Tuesday, February 3, 2009

Let it Snow


Yesterday morning Bridport woke to find itself clothed in a fine layer of snow. Only the third time for Finn, so all the more thrilling as we vicariously enjoyed his delight. As the morning wore on, salt breeze playing over the grass, sun warming the air a little, the snow melted back into the earth, leaving only a little slush in the gutter that splashed up our backs as we cycled home. Finn salvaged what was left under a bush on the sheltered side of the house and stashed it lovingly in the freezer.

The rest of the country came to a standstill, factory lines ground to a halt, lorries lay at the side of the road like earthworms dug up and blinking in the light. Snow fell, and fell, and fell, in great drifts,  muffling the busy work day week into an unexpected holiday.

Nick was tucked up warm with an early night, after a tense drive home from snowbound London. I  on the other hand just couldn't sleep as the snow had me feeling all Christmas eve. So after a little stitching and television I found myself in the dark kitchen cradling a mug of chamomile, watching the night.

Snow had started to fall again while the house slept. Fat flakes fell in an endless drift from the sky, magically appearing from the blackness and twirling their way inevitably down to land thickly on the ground. The lawn was already obscured by a thick white blanket that reached across our garden and into the road, vehicles and postboxes stranded like bumper cars abandoned here and there at the end of a ride.

Bushes on the lawn looked edible as crystalised roses, encrusted with sparkling white sugar, dredged on from above with a generous hand. There was such absolute quiet, I realised that I was holding my breath, waiting for something. I held my warm cup close to my lips and breathed out a steamy shawl , like a child misting the sweetshop window.

The night sky was alive with dancing snowflakes as they followed every gust of wind, chasing each other to the ground, sparkling miraculously through the inky night to appear like a shower of gold leaf under the sodium glow of street lamps. For such a show of sparkle and life, they fell in complete silence.

My ear waited for a sound to come, seagull or distant engine hum and yet there was none. The town slept deep, as though a spell had been cast, as though I had stepped through our kitchen door into Narnia or a silent movie. Whilst I wasn't looking, the town had taken a sleeping draught and twelve princesses skipped away through forests of silver trees, to dance all night and ruin their flimsy silk slippers, unseen by any but me.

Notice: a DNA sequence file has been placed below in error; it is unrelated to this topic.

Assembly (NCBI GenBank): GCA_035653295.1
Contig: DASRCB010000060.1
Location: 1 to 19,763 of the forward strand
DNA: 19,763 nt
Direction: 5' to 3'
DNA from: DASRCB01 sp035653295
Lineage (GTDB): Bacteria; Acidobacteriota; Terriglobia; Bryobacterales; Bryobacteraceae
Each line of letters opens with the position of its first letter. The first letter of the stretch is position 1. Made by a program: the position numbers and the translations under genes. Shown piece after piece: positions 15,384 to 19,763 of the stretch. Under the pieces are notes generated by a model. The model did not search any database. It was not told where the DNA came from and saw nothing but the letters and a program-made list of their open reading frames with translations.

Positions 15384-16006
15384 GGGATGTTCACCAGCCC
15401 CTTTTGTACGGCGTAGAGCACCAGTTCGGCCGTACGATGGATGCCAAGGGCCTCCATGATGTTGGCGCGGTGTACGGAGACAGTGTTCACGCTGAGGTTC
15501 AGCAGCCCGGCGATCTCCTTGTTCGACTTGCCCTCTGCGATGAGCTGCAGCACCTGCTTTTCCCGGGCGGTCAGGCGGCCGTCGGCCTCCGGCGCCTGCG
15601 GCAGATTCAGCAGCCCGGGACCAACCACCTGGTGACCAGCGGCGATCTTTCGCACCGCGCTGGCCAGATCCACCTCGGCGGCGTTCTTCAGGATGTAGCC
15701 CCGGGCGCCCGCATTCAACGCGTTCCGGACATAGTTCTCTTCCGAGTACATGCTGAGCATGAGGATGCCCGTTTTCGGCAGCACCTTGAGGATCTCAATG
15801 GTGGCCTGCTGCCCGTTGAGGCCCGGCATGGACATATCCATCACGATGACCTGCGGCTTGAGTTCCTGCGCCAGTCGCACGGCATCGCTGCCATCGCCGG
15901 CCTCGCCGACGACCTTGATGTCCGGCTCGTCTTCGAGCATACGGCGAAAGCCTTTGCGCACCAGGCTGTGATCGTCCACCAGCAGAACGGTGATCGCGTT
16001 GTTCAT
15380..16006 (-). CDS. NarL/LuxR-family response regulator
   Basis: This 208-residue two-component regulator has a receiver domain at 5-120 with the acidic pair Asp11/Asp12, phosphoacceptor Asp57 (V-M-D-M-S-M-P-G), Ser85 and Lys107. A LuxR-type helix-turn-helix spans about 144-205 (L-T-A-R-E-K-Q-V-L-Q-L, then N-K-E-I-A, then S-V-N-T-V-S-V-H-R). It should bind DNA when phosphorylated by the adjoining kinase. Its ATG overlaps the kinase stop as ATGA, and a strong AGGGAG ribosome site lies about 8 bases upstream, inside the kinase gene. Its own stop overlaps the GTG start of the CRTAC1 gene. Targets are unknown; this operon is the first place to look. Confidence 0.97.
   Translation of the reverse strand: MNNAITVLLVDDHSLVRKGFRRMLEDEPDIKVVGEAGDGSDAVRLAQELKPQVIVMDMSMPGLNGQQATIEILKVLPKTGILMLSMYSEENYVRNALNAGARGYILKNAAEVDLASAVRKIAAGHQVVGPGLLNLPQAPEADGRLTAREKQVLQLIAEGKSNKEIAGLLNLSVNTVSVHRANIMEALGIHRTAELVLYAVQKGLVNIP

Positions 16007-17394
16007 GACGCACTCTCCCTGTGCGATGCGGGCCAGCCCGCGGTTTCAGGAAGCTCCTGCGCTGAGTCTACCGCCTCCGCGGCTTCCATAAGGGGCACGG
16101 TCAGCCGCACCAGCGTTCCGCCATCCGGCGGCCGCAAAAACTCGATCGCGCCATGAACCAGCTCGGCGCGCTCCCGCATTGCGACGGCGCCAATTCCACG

At last, in the midst of all this magical silence and chamomile scented imagining, a car crunched gingerly down the hill, rolling to a slow stop on the other side of the road. A pair of black tracks followed it through the pristine snow. The spell was broken. I drained my cup and headed for bed.

When it snows, you want to be out there enjoying the miracle - not stuck in the kitchen. So here's a soup that can be made in minutes, tastes as creamy, delicate and satisfying as something that you spent hours over, and features a super food centre stage. Get out there and throw snowballs with abandon, knowing you can be sitting down to a bowl of this almost before the snow has melted on your wellingtons.

Broccoli, Garlic and Lemon Zest Soup (SCD) (serves 4-6)

If you need to reheat this, do so very gently or you will destroy the fresh flavour and end up with something rather cabbagy. It's best made fresh.

1 lb broccoli florets
1 oz butter
3-4 cloves of garlic
zest of 1 lemon
2 large pinches of sea salt

Wash and chop the broccoli into small florets.

Mince the garlic finely and melt the butter gently over a low flame in a medium to large saucepan. When the butter has melted, add garlic and sweat for a couple of minutes until translucent but not coloured at all.

Grate the zest from the lemon and add to the pan with salt and brocolli, stir to coat.

Pour over 1 1/2 pints of boiling water and bring back up to the boil again.

Boil gently - a kind of aggressive simmer, not a rolling boil - until the stalks of the broccoli are soft, but still bright green. Don't let the broccoli turn olive green or the soup will lose its freshness.

Puree in a blender (or with a stick blender) until completely smooth and creamy. Adjust seasoning to taste, adding more salt or some black pepper if you like, possibly a little lemon juice - but not too much.

Pour into bowls and garnish with a little yogurt.